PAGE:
Presentation on theme: "English Language II. Unit 8 - Vocabulary permanent / ˈ p ɚ m ə n ə nt/ - [more permanent; most permanent] : lasting or continuing for a very long time."— Presentation transcript:
Unit 8 - Vocabulary permanent / ˈ p ɚ m ə n ə nt/ - [more permanent; most permanent] : lasting or continuing for a very long time or forever : not temporary or changing – stalan The museum's permanent collection includes works of art from the 18th century. The transcripts will serve as a permanent record of the proceedings. temporary / ˈ t ɛ mp ə ˌ reri/ - continuing for a limited amount of time : not permanent – privremen a temporary job The delay is only temporary.
Unit 8 - Vocabulary stray / ˈ stre ɪ / - to go in a direction that is away from a group or from the place where you should be (often used figuratively) - odlutati She never strayed [=deviated] from the path her parents envisioned for her. The class discussion strayed [=deviated] from the original topic. reluctant /r ɪˈ l ʌ kt ə nt/ - feeling or showing doubt about doing something : not willing or eager to do something – nerad, preko volje We were reluctant to get involved.
Unit 8 - Vocabulary to attend a conference to declare a discussion open to ask for the floor in one’s capacity a good deal of experience to take a vote
Present Perfect Continuous Tense I have been singing The structure of the present perfect continuous tense is: Subject + auxiliary verb + auxiliary verb + main verb have/has + been + V-ing
Present Perfect Continuous Tense The negative is formed by adding not to the auxiliary. I have not been singing The interrogative is formed by inverting the auxiliary and the subject. Have I been singing?
Present Perfect Continuous Tense Examples of the Present Perfect Continuous Tense: I have been waiting for one hour. You have been talking too much. It has not been raining. We have not been playing football. Have you been seeing her? Have they been doing their homework?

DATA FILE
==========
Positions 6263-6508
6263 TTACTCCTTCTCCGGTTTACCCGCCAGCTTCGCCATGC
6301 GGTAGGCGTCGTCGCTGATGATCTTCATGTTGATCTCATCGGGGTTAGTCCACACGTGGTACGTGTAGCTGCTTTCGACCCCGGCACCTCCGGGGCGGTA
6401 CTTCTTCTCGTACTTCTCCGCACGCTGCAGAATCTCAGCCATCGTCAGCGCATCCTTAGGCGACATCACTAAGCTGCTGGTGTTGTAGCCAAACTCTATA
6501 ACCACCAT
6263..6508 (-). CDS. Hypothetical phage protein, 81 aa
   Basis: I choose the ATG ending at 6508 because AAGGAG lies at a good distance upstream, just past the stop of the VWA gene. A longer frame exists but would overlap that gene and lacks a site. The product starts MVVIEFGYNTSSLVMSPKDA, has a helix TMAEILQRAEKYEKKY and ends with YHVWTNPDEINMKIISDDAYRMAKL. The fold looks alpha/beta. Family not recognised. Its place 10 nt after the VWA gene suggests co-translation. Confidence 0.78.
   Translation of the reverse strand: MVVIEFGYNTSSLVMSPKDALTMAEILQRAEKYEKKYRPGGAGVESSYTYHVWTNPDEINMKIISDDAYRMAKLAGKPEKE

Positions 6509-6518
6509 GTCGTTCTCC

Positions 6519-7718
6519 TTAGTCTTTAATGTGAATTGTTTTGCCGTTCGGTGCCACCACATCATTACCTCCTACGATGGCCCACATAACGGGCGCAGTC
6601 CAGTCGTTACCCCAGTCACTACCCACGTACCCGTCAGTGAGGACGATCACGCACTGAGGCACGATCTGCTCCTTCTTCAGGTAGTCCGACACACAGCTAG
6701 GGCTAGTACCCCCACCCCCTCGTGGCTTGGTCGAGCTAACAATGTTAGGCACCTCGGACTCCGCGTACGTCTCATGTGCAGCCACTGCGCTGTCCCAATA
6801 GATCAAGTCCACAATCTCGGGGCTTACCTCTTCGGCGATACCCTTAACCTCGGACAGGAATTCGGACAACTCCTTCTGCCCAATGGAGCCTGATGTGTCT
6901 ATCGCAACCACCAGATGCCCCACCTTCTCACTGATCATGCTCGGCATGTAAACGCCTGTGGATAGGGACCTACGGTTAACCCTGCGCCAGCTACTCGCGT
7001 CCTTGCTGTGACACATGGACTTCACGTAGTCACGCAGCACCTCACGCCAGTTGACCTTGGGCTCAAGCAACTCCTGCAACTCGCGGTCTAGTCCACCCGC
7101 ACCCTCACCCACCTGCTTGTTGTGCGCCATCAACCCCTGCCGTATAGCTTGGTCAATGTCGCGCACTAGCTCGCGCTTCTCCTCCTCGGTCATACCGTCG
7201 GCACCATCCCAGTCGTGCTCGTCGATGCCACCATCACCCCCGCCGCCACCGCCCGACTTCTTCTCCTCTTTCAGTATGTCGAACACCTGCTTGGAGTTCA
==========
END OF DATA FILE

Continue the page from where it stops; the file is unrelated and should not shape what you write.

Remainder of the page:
Present Perfect Continuous Tense 1. to talk about an action that started in the past and stopped recently. There is usually a result now. I'm tired [now] because I 've been running. Why is the grass wet [now] ? Has it been raining ? You don't understand [now] because you have n't been listening.
Present Perfect Continuous Tense 2. to talk about an action that started in the past and is continuing now. This is often used with for or since. I have been reading for 2 hours. [I am still reading now.] We 've been studying since 9 o'clock. [We're still studying now.] How long have you been learning English? [You are still learning now.]
Present Perfect Continuous Tense For and since with Present Perfect Continuous Tense We use for to talk about a period of time - 5 minutes, 2 weeks, 6 years. We use since to talk about a point in past time - 9 o'clock, 1st January, Monday.
Present Perfect Continuous Tense I have been studying for 3 hours. I have been watching TV since 7pm. Tara hasn't been feeling well for 2 weeks. Tara hasn't been visiting us since March. He has been playing football for a long time. He has been living in Bangkok since he left school.
Present Perfect Continuous Tense IMPORTANT Remember that the Present Perfect Continuous has the meaning of "lately" or "recently." If you use the Present Perfect Continuous in a question such as "Have you been feeling alright?", it can suggest that the person looks sick or unhealthy. A question such as "Have you been smoking?" can suggest that you smell the smoke on the person. Using this tense in a question suggests you can see, smell, hear or feel the results of the action. It is possible to insult someone by using this tense incorrectly.